Report Claims Google Could Be Pulling Huawei's Android License

We may earn a commission from links on this page.
Image for article titled Report Claims Google Could Be Pulling Huawei's Android License
Photo: Mark Schiefelbein (AP)

Google has halted some of its business operations with Huawei, Reuters reported Sunday, in what would be a devasting hit to the Chinese telecommunications company.

Huawei will no longer have access to Android updates and Google technical support beyond what is available through its open source license, according to the news service, which cited a source with knowledge of the matter. The move will also reportedly affect access to apps and services like Gmail on future Huawei phones outside of China, though specifics around the scope of the services ban is still being discussed internally at Google, Reuters said.

“Huawei has made substantial contributions to the development and growth of Android around the world. As one of Android’s key global partners, we have worked closely with their open-source platform to develop an ecosystem that has benefitted both users and the industry,” a Huawei spokesperson told Gizmodo in a statement by email.


Huawei will continue to provide security updates and after-sales services to all existing Huawei and Honor smartphone and tablet products, covering those that have been sold and that are still in stock globally. We will continue to build a safe and sustainable software ecosystem, in order to provide the best experience for all users globally.”

The U.S. Commerce Department on Wednesday announced that Huawei was added to its list of companies that present potential security threats, which means it will no longer have access to parts produced in the U.S. without prior government approval. Separately, President Donald Trump issued an executive order this week that banned telecommunications firms from using foreign hardware from companies that pose security risks.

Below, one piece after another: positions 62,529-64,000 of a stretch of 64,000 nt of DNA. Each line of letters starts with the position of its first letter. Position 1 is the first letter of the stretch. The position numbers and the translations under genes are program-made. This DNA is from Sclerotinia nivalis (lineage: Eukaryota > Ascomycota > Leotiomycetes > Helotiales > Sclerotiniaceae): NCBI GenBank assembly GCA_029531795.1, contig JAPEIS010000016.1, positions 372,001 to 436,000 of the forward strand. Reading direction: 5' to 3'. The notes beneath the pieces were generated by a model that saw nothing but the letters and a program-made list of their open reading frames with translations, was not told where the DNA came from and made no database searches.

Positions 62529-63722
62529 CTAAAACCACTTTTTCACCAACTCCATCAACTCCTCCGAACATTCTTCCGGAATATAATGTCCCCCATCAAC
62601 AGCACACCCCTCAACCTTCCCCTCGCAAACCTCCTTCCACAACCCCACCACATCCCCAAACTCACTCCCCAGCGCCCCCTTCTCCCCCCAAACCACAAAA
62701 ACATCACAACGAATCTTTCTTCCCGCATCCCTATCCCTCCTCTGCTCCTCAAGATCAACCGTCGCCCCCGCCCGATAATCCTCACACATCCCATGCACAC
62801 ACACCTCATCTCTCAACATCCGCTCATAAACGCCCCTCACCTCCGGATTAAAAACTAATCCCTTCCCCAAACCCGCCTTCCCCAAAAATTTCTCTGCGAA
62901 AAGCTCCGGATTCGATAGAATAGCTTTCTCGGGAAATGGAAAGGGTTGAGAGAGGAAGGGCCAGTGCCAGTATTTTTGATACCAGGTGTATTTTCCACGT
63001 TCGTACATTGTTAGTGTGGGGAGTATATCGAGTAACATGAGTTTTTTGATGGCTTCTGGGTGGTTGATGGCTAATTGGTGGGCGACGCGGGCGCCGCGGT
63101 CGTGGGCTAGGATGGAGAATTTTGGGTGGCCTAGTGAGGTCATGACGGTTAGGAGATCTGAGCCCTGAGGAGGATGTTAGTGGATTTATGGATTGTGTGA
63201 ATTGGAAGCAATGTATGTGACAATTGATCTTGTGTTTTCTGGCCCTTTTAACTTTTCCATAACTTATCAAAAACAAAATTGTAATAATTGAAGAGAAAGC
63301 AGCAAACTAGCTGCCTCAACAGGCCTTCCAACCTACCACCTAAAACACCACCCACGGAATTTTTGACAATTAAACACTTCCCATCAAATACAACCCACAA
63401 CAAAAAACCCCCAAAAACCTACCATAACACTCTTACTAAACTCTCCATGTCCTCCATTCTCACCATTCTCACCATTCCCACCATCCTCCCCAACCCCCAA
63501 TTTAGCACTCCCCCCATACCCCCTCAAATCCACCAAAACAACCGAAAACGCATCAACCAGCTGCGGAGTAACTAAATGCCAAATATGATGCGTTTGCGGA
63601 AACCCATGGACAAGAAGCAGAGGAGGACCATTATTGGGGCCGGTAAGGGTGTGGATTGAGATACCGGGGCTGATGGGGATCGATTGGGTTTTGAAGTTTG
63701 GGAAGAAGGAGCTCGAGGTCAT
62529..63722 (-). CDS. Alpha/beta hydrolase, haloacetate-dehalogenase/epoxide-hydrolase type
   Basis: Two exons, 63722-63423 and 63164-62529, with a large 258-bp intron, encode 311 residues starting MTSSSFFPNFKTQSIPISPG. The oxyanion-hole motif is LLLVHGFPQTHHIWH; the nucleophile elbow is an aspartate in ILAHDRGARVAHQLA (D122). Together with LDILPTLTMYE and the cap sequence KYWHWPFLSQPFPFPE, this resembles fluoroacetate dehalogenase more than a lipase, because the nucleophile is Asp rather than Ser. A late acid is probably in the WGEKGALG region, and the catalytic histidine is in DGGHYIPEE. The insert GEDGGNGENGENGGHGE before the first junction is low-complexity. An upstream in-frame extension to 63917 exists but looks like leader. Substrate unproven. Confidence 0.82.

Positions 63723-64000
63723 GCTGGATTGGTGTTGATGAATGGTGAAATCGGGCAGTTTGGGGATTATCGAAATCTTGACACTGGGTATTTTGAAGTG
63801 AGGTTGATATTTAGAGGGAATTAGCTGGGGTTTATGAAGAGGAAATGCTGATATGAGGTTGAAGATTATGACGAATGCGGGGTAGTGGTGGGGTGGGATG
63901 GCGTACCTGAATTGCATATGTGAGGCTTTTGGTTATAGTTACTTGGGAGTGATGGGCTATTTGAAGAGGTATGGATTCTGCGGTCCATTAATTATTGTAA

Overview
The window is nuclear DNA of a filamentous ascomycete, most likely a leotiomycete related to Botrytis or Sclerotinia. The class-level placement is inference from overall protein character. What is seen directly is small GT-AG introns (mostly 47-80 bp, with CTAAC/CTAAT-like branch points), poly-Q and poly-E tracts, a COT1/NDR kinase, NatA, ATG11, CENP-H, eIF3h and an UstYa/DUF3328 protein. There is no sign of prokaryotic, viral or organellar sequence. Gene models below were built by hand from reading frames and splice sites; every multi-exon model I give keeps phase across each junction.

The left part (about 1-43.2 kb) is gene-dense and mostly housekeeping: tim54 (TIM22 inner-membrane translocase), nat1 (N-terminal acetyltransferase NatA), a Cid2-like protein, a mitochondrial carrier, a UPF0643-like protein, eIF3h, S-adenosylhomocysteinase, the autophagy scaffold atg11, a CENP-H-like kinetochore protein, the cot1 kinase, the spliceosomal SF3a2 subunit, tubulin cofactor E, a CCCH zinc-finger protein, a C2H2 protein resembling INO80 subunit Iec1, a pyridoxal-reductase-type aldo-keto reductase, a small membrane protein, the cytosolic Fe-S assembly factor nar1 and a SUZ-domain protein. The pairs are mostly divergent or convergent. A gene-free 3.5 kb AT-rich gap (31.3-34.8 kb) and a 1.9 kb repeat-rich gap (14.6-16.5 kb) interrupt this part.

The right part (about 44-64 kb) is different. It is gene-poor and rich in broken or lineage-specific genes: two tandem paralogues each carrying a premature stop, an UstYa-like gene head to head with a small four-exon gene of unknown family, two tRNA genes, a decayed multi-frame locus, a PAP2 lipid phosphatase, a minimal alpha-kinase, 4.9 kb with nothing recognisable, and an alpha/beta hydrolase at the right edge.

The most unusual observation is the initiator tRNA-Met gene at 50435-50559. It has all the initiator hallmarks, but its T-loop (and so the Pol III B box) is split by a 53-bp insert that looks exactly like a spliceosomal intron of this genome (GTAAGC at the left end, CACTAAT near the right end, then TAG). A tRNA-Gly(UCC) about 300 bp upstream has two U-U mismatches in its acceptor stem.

“We are complying with the order and reviewing the implications,” a Google spokesperson told Gizmodo in a statement by email.

Huawei has said publicly that it has a “solid track record in cybersecurity” and has denied claims that it poses a security threat. It has further claimed that that retaliation from the U.S. government over apparent national security risks is in actuality an attempt to suppress Huawei’s 5G networks in its international markets.


In a statement about the executive order, White House Press Secretary Sarah Sanders said that Trump “has made it clear that this Administration will do what it takes to keep America safe and prosperous, and to protect America from foreign adversaries who are actively and increasingly creating and exploiting vulnerabilities in information and communications technology infrastructure and services in the United States.”

This article has been updated with comment from Google and Huawei.